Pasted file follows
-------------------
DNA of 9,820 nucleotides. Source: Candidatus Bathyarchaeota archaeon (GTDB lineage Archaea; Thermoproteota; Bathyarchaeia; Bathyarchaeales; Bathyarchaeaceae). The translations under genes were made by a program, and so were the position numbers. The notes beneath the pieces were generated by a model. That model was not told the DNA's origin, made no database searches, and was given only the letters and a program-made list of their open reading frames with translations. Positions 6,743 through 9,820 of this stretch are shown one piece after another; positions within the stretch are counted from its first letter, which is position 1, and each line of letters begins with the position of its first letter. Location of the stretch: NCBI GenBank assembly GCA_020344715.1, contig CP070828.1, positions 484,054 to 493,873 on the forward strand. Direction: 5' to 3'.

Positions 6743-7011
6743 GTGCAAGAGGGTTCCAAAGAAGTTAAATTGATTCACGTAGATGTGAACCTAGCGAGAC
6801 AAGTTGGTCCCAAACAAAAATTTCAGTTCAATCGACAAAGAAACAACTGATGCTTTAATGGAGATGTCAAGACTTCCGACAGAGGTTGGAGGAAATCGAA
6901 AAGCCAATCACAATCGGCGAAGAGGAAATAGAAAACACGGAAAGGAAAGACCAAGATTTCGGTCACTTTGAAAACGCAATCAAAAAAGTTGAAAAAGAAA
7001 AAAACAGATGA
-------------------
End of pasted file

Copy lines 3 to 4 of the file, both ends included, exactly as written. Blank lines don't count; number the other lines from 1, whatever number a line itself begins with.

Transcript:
6743 GTGCAAGAGGGTTCCAAAGAAGTTAAATTGATTCACGTAGATGTGAACCTAGCGAGAC
6801 AAGTTGGTCCCAAACAAAAATTTCAGTTCAATCGACAAAGAAACAACTGATGCTTTAATGGAGATGTCAAGACTTCCGACAGAGGTTGGAGGAAATCGAA